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Gambia was Britain’s smallest and most northernmost colony in West Africa.  The area of the colony was about 4,000 square miles stretching along both banks of the Gambia River and the population was believed to be less than 160,000 persons.  The capital was Bathurst located on the Atlantic coast.  The colony was surrounded on its three landward sides by French Senegal.  Before the Great War Gambia’s military contribution to the West African Frontier Force was an infantry company titled The Gambia Company

The establishment of the company was five Europeans (a Captain, two Lieutenants and two non-commissioned officers) and 130 Gambian soldiers holding ranks from private to company sergeant major.

Left: West African Signallers

During the Allied invasion of German Kamerun (the Cameroons) the entire Gambia Company was deployed operationally in stages.  Firstly the company signallers were despatched on 10th September 1914 under Lieutenant A. Mc C. Inglis.  This first party was absorbed into Allied Force Headquarters.  Then half the company followed on 15 January 1915 under the company commander Captain V.B. Thurston, and finally the remaining half of the company embarked on 19 September 1915 under Lieutenant H.G.V.M. Freeman.  During operations the Gambia Company was usually attached to a West African Frontier Force battalion from Nigeria, The Gold Coast or Sierra Leone.  When not attached to a battalion the company was employed on security duties along the lines of communication.

On 1 May 1915 Generall Dobell, the Allied commander in the Cameroons (the Allies were Britain, France and Belgium), ordered an advance on Yaunde, the enemy administrative centre, along the main road and the railway line.  But two days later the Allies ran into well prepared German positions denying a crossing of the Mbili River immediately west of Wum Biagas.  The German commander, Major Haedicke of No 1 Depot Company, had destroyed the bridge and placed stakes and abattis (obstacles made from felled trees) in the waist-deep river.  Haedicke commanded over 300 riflemen and three machine guns.  On the east (German) bank well concealed and skilfully sited trenches running to a length of 1,600 yards controlled a field of fire of about 300 yards.  The flanks of this trench line rested on the right on a steep forest ridge about 800 feet high, and on the left on the 120 feet wide and unfordable Kele River.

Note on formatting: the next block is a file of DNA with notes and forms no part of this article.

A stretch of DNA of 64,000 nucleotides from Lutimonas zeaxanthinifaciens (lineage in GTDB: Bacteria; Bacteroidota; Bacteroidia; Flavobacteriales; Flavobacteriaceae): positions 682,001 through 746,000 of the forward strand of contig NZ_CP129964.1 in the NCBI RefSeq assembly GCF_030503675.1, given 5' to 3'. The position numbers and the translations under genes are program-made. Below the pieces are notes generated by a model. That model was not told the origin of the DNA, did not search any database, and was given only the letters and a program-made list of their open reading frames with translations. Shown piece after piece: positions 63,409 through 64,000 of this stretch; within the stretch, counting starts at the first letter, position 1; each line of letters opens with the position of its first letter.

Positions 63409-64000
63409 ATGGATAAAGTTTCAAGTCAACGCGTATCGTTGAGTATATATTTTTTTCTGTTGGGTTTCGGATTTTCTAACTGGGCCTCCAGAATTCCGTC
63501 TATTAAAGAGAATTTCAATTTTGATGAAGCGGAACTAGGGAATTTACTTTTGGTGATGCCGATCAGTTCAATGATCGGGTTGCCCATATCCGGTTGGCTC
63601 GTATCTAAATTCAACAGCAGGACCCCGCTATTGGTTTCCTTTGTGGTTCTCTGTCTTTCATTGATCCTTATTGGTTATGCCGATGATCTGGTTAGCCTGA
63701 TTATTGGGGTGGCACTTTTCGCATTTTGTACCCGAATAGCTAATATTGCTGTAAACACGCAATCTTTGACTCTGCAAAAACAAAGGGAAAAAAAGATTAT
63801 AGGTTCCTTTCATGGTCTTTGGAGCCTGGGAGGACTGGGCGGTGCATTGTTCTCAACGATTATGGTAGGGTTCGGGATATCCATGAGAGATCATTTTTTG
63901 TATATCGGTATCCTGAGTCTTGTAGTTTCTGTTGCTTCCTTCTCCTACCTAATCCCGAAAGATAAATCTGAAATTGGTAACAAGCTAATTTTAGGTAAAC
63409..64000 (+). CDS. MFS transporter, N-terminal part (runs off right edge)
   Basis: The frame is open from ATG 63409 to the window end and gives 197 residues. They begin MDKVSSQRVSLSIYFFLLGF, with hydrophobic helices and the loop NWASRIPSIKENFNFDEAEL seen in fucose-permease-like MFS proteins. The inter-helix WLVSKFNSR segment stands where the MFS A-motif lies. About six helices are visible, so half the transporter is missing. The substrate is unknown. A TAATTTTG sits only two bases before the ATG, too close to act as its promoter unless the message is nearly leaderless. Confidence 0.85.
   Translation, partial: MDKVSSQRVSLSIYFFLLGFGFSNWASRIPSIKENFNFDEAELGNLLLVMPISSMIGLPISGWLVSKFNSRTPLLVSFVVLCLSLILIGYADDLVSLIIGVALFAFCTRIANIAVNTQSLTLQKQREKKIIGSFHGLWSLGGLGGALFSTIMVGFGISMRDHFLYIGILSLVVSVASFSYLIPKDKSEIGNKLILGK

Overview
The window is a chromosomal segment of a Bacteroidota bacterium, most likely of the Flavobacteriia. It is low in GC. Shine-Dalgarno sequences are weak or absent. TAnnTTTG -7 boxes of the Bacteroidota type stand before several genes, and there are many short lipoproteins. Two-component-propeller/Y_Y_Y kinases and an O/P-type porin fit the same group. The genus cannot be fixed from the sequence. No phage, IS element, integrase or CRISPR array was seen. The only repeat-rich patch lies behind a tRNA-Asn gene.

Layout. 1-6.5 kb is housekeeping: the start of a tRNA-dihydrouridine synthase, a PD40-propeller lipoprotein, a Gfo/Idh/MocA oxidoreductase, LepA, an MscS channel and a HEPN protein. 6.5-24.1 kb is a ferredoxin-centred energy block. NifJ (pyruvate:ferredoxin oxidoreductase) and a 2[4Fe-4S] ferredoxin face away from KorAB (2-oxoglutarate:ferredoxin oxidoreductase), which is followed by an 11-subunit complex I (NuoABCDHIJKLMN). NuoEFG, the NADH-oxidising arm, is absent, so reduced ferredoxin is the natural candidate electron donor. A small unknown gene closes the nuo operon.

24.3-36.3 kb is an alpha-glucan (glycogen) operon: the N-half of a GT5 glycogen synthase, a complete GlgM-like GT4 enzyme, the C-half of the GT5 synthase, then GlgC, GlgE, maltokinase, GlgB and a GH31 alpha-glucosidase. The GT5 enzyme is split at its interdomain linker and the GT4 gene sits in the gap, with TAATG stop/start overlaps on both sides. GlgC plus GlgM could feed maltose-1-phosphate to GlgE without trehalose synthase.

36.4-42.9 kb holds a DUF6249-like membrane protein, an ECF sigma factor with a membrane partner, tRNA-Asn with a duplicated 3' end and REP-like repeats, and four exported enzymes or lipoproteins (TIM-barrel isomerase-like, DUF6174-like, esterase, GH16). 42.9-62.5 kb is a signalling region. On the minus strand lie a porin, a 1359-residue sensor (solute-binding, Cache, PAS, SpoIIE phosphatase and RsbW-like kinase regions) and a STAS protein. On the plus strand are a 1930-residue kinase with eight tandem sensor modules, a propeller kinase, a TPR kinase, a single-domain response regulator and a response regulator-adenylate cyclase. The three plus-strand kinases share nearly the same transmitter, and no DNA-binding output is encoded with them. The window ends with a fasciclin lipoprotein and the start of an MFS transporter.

Zeile 1
Above: South Western Kamerun

The local British commander, Lieutenant Colonel A.H.W. Haywood (Commanding Officer 2nd Nigeria Regiment), despatched Captain C. Gibb with two companies of 2nd Nigerians to turn the enemy right flank whilst a strong holding attack was made frontally by the remainder of the Nigerians and the Gambia Company detachment.  The frontal attack, supported by 2.95-inch man-packed mountain guns, got to within 200 yards of the German trench line and established fire superiority.  However the flanking attack found the ridge too difficult to climb before dusk fell, and so Lieutenant Colonel Hayward withdrew all his men out of action before dark.  On the following day, 4 May, British reconnaissance patrols crossed the Mbila River and discovered that the Germans had withdrawn during the night.

Right: West African troops crossing the Mbila River on the re-built bridge

During the frontal holding attack on 3rd May the British had sustained 22 casualties including one European killed from the Gambia Company and three other Europeans wounded.  German casualties were not known.  The sergeant major of The Gambia Company, Ebrima Jalu, had fought and led his men courageously and he was later awarded the African Distinguished Conduct Medal.  His citation read: